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Sep 15 / Brandon Fredericksen

Ellen Lupton’s Type Crimes

Crime 1 – Horizontal and Vertical Scaling. “The proportions of the letters have been digitally distorted in order to create wider or narrower letters.”

Crime 2 – “Some typefaces that work well at large sizes look too fragile when reduced.”

Crime 3 – Pseudo Italics. “Italics are not slanted letters. The wide, ungainly forms of these mechanically skewed letters look forced and unnatural.”

Crime 4 – “Uneven spacing between lowercase and uppercase letters, when the uppercase has no descenders.”

Crime 5 – Pseudo Small Caps. “Shrunken versions of full-size caps. These automatically generated characters look puny and starved; they are an abomination against nature.”

Crime 6 – “Squeezing text to fit other lines of text, while they do not mix together.”

Crime 7 – “Using similar type styles while trying to contrast two ideas.”

Crime 8 – “Quotation marks carve out chunks of white space from the edge of the text. Hanging quotation marks make a clean edge by pushing the quotation marks into the margin.”

Crime 9 –  “Big cities use a variety of commercial signs that are fraught with typographic misdoings.”

Crime 10 – Tightly Tracked Text . “Letters are tracked too close for comfort.”

Crime 11 – Tracking Lowercase Letters. “Loosely spaced lowercase letters – especially italics – look awkward because these characters are designed to sit closely together on a line.”

Crime 12 – “Auto spacing often makes uneven looking effects.”

Crime 13 – Poorly Shaped Text Block. “In most uses, centered text should be broken into phrases with a variety of long and short lines.”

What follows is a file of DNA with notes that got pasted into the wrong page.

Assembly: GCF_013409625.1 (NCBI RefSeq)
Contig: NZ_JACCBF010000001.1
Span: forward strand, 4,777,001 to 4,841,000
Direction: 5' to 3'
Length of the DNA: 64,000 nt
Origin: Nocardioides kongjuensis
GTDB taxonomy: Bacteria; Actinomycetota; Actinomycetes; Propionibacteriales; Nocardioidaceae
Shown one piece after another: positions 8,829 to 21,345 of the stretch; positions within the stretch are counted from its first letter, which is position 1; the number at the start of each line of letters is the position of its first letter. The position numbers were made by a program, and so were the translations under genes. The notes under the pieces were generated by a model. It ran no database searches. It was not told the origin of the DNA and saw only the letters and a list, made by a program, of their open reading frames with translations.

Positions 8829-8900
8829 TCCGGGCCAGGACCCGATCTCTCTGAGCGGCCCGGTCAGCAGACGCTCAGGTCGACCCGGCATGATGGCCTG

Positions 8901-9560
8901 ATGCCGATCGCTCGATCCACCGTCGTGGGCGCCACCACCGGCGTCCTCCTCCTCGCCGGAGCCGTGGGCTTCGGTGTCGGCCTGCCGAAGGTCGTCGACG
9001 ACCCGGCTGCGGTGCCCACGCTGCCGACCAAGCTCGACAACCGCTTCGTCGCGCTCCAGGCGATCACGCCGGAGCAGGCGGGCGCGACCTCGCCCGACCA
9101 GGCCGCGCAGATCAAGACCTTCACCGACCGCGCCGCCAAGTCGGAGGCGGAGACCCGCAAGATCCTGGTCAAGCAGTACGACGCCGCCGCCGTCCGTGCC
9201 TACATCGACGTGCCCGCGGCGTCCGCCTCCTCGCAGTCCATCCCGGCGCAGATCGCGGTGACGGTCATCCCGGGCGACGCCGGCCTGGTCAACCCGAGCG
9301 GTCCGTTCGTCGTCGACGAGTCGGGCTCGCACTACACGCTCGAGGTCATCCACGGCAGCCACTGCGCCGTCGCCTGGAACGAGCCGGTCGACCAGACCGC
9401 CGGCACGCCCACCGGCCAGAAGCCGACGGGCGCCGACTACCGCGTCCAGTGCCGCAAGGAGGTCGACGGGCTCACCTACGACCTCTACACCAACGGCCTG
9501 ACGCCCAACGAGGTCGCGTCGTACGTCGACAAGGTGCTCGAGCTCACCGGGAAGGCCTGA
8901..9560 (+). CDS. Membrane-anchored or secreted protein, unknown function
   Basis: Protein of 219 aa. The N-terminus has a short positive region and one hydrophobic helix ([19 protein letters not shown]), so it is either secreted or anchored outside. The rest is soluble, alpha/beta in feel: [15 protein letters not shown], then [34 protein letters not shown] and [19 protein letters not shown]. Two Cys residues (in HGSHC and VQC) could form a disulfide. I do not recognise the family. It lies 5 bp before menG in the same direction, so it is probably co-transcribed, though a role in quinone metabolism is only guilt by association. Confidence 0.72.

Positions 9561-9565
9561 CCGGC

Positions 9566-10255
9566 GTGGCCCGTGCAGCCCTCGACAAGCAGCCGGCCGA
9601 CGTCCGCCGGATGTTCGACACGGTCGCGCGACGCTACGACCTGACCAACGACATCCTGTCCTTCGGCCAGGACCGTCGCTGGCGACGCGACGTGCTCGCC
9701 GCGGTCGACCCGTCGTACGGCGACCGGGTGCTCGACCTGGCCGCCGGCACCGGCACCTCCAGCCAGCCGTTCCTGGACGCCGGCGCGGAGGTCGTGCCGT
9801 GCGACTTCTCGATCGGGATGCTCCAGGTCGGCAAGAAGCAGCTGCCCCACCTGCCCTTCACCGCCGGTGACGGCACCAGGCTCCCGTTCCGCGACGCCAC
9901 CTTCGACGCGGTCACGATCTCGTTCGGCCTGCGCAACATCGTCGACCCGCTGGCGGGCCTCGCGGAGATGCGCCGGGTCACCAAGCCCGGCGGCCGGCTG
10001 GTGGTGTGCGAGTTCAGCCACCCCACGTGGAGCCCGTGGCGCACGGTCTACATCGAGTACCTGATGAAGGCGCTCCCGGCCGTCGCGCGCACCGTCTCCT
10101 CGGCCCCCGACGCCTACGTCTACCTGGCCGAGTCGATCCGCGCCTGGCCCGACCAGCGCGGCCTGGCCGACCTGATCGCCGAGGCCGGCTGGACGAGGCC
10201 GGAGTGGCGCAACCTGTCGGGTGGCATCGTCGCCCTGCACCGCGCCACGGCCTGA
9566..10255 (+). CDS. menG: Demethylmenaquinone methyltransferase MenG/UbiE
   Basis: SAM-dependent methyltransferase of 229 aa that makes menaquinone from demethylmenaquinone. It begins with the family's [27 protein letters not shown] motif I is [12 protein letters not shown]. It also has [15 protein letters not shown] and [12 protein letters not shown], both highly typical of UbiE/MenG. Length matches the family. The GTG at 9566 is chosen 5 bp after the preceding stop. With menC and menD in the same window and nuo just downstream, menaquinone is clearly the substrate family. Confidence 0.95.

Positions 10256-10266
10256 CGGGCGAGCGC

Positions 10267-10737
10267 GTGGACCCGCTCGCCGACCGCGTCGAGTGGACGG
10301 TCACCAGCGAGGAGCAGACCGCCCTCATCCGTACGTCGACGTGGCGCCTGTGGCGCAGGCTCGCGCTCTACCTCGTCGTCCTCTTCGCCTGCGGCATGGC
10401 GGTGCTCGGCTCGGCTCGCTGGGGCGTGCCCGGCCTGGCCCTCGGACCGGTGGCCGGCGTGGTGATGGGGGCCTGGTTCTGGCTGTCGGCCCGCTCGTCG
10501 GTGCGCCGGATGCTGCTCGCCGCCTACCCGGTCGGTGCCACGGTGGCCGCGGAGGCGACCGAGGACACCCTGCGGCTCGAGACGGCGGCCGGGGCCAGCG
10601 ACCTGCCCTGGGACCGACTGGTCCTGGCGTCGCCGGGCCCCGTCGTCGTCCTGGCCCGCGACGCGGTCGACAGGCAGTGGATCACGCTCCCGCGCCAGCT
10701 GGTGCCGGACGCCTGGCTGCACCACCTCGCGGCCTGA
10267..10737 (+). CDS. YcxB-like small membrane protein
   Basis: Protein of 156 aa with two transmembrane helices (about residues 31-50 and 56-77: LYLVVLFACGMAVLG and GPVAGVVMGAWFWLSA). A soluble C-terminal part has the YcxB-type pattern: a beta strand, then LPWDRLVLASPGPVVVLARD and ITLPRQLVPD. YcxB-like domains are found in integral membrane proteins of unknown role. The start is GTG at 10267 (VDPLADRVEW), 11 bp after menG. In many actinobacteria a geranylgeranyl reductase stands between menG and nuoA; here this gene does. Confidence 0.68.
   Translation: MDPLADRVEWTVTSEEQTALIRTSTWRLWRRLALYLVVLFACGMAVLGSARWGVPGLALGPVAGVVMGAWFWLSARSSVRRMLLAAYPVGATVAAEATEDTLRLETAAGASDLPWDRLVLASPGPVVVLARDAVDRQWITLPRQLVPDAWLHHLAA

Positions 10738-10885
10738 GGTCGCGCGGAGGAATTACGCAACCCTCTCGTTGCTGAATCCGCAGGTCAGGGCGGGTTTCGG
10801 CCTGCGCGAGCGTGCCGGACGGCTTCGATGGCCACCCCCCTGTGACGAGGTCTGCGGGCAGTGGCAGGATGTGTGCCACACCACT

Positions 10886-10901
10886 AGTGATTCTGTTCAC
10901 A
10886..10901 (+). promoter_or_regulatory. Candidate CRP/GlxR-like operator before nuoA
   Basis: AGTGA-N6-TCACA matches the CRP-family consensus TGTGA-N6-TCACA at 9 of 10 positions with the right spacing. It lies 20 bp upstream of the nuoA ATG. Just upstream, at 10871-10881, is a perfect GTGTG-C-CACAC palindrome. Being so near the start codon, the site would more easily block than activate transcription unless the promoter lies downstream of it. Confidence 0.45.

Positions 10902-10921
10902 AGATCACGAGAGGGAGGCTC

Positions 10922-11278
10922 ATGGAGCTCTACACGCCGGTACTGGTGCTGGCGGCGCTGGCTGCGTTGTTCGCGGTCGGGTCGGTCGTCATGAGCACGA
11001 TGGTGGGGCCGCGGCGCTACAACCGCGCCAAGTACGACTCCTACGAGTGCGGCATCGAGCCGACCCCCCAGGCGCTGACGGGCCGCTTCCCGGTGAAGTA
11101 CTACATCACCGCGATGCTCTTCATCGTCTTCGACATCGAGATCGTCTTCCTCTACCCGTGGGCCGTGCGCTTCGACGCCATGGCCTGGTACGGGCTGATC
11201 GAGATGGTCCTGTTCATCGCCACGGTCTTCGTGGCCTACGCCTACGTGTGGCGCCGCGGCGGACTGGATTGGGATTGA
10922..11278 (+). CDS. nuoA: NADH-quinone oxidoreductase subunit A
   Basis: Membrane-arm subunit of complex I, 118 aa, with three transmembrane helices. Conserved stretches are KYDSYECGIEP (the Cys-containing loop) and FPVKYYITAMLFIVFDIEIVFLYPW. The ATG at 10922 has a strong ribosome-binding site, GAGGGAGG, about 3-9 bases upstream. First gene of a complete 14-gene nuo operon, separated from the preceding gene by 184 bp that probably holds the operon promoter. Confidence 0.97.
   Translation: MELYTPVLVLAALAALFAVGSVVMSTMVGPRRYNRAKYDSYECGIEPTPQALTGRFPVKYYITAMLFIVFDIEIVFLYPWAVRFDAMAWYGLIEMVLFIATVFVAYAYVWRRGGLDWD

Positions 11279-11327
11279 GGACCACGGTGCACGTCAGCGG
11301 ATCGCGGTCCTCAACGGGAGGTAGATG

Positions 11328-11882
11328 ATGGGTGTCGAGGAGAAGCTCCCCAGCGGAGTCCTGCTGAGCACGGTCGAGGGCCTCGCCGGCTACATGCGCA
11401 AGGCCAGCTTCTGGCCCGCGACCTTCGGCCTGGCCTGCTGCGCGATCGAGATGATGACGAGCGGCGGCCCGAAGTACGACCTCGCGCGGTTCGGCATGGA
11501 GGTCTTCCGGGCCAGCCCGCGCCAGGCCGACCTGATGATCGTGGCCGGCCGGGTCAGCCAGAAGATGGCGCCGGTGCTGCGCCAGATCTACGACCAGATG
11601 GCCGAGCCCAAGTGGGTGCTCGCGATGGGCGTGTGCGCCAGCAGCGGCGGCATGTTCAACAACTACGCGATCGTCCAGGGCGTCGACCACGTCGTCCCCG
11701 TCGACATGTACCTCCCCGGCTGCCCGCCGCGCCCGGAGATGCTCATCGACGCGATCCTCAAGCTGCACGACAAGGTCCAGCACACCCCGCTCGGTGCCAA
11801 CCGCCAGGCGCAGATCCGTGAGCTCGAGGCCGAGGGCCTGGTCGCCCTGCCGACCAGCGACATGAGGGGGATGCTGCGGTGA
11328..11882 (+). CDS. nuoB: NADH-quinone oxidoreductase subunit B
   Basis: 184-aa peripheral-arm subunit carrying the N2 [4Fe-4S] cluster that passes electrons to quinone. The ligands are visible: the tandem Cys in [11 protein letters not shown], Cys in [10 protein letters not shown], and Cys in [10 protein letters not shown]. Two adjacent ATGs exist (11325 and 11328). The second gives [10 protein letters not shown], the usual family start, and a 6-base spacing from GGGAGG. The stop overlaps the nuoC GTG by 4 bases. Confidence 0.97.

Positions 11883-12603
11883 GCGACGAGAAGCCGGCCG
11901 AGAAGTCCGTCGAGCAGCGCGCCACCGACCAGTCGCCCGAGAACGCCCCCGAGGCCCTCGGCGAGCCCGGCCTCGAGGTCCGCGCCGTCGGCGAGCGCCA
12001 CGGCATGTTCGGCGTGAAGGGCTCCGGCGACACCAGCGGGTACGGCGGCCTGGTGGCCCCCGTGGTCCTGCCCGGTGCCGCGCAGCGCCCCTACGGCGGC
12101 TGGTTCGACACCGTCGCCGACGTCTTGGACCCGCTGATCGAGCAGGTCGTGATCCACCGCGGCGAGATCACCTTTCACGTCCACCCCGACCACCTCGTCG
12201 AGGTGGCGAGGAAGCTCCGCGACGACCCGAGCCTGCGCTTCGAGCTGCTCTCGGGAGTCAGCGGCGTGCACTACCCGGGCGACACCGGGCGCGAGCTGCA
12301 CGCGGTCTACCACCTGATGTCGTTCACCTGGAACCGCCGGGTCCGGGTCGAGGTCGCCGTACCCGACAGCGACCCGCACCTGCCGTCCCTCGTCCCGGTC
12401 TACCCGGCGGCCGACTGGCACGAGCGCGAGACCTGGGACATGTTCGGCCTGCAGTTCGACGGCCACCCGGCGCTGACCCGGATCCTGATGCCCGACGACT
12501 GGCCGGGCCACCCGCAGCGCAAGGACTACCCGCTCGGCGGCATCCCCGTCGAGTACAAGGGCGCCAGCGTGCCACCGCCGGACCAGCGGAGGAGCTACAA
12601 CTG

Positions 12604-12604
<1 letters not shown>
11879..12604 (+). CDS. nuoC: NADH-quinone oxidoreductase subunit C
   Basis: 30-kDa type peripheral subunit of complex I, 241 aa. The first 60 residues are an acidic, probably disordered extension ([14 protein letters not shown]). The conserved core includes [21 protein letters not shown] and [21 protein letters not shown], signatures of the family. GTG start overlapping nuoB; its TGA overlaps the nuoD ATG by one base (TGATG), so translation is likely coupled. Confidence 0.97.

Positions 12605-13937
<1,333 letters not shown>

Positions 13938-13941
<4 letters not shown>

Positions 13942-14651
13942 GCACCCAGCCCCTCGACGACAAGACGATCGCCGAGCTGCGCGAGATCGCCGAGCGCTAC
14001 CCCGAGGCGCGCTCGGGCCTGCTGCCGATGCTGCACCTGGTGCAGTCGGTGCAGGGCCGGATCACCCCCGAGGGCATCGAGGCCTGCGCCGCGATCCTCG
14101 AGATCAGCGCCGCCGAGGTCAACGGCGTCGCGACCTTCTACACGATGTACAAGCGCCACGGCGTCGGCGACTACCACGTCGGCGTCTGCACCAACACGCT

Crime 14 – Full of Holes. “A column that is too narrow is full of gaps.”

Crime 15 – Bad Rag. “An ugly wedge shape spoils the ragged edge.”

Crime 16 – Punctuation Eats the Edge. “Excessive punctuation can ruin a clean edge.”

Crime 17 – Stacking lowercase letters.

Crime 18 – Too Many Signals. “Using paragraph spacing and indents together squanders space and gives the text block a flabby, indefinite shape. Using too many styles, such as bold, italic, and underlines, can be replaced by using just one of the few.”

Crime 20 – Data Prison. “The rules and boxes used in data tables should illuminate the relationships among data, not trap each entry inside a heavily guarded cell.”


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One Comment

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  1. Renee Sandoval / Dec 4 2013

    Thanks for sharing such a comprehensive list of type crimes. Although we were each assigned to explore and photograph a small number of type crimes throughout our immediate surroundings, I had a hard time finding a large variety. I appreciate the fact the you went out of your way to describe so many different problematic elements.

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